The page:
Canal Winchester City Council begins discussion on charter-review recommendations
The Canal Winchester Charter Review Commission proposed that candidates for City Council and mayor live in the city for at least a year before running for office.
Council members began discussing that as well as other recommended changes during a work session Jan. 4 to decide if any recommendations should be put before voters.
But the recommendation on candidate-residency requirements garnered most of the attention.
“I think you should be a little bit invested in the community (before running for office), but I don’t know how we go about it and who is verifying that (a candidate has) been a resident?” Councilwoman Jill Amos said before citing other central Ohio municipalities with residency requirements.
Councilman Patrick Lynch suggested requiring candidates to be registered voters within the municipality for one year.
“That basically does the same thing, so in order to be a registered voter, you have to be a resident,” he said. “The burden of proof is then on the voter registration.”
While council Vice President Mike Coolman agreed with Lynch’s suggestion, he raised another concern.
“What if you have people who just go get a post office box?” he said.
Councilman Chuck Milliken said he could not support such a restriction, and Councilman Bob Clark also had concerns.
“I don’t know how foolproof that would be,” Clark said. “If I move to Canal Winchester, and I don’t register to vote for a couple years and then I register to vote because I want to run for council, it’s only going to show that my residency was there for a short period of time. That’s a problem.”
Every 10 years, appointed citizens are charged with reviewing, line by line, the city charter, which includes 12 articles related to City Council, the mayor, boards and commissions and other leadership functions.
Council will discuss the recommendations during work sessions this year.
The residency requirement is one of nine recommended changes passed unanimously by the review board; three of the recommended changes passed by overwhelming majority.
However, the commission voted 7-4 against adding term limits for council members and unanimously rejected a term limit for the mayor.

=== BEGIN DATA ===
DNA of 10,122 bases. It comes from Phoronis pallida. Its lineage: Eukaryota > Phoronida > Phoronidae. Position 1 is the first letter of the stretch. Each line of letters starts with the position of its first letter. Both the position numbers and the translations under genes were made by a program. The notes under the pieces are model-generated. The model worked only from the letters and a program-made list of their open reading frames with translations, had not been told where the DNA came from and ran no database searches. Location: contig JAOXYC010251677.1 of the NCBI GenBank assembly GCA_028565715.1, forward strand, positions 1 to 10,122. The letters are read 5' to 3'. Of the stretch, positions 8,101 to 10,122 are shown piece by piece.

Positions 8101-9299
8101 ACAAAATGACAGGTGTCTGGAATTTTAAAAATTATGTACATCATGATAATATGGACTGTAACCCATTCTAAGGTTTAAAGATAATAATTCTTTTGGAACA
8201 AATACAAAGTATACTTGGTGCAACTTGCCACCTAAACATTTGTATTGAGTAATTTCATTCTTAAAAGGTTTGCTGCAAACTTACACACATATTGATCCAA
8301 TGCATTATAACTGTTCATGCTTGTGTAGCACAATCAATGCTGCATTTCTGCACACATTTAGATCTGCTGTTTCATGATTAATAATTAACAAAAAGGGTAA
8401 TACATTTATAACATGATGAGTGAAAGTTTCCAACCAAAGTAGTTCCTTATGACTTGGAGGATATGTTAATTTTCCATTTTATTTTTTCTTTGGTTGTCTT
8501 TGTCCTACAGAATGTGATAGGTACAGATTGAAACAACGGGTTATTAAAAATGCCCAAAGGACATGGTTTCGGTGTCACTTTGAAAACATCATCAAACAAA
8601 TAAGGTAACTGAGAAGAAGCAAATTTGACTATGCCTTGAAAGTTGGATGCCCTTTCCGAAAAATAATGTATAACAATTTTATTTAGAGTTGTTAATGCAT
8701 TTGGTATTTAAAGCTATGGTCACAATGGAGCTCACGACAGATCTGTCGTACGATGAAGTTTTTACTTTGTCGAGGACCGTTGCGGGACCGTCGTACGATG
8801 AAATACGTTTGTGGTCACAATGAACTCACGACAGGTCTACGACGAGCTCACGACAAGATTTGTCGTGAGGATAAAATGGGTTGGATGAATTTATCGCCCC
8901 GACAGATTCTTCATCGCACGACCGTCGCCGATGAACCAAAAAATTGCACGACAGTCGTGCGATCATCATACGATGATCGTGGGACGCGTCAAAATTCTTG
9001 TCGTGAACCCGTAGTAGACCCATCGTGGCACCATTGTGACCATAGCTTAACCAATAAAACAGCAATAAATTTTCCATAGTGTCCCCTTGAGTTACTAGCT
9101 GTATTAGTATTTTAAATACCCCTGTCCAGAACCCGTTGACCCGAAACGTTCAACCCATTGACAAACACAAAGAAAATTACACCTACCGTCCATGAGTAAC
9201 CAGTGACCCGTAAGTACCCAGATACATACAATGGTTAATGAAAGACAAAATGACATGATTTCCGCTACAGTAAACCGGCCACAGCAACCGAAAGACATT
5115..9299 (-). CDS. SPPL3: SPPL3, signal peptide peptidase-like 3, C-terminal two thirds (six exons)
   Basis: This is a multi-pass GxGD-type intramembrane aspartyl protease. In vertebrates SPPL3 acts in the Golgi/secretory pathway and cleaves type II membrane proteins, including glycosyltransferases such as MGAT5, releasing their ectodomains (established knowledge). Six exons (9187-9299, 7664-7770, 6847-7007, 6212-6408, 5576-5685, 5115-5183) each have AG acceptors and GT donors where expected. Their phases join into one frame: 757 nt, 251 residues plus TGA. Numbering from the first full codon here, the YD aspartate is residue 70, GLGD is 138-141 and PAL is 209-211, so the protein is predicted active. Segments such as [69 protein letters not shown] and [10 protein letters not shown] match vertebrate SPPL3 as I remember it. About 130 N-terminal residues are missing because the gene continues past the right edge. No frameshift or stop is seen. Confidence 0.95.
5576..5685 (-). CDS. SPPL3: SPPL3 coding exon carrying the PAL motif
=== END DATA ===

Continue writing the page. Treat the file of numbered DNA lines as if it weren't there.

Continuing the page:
The commission began its review of the document that serves as the city’s constitution in late February 2020. It also unanimously recommended:
• Requiring notice of a recall election to be posted on the city’s website
• Permitting City Council to assign other duties to the clerk of council
• Clarifying that City Council is not required to adopt rules every year at its first meeting
• Providing gender-neutral language in the section on council vacancies
• Allowing copies of the city’s ordinances to be kept at other locations in City Hall
• Requiring ordinances and resolutions to be published on the city’s website
• Updating references of “village” to “city"
The three recommendations that passed by an overwhelming majority would, if approved:
• Reduce the time between charter reviews from 10 to five years
• Prohibit any mayoral or council candidate from “seeking, accepting, publishing or communicating an endorsement
• Provide for the removal of the mayor or any council member “for cause” upon determining he or she violated charter Section 11.02 related to conflicts of interest, ethics and campaign financing.
Finally, the commission voted 6-5 in favor of recommending that the clerk of council be prohibited from holding other employment or a position within the city.
Commission members also explored other forms of local government but ultimately voted 9-2 in favor of keeping the current “strong mayor-council form of government,” according to the commission’s report to council.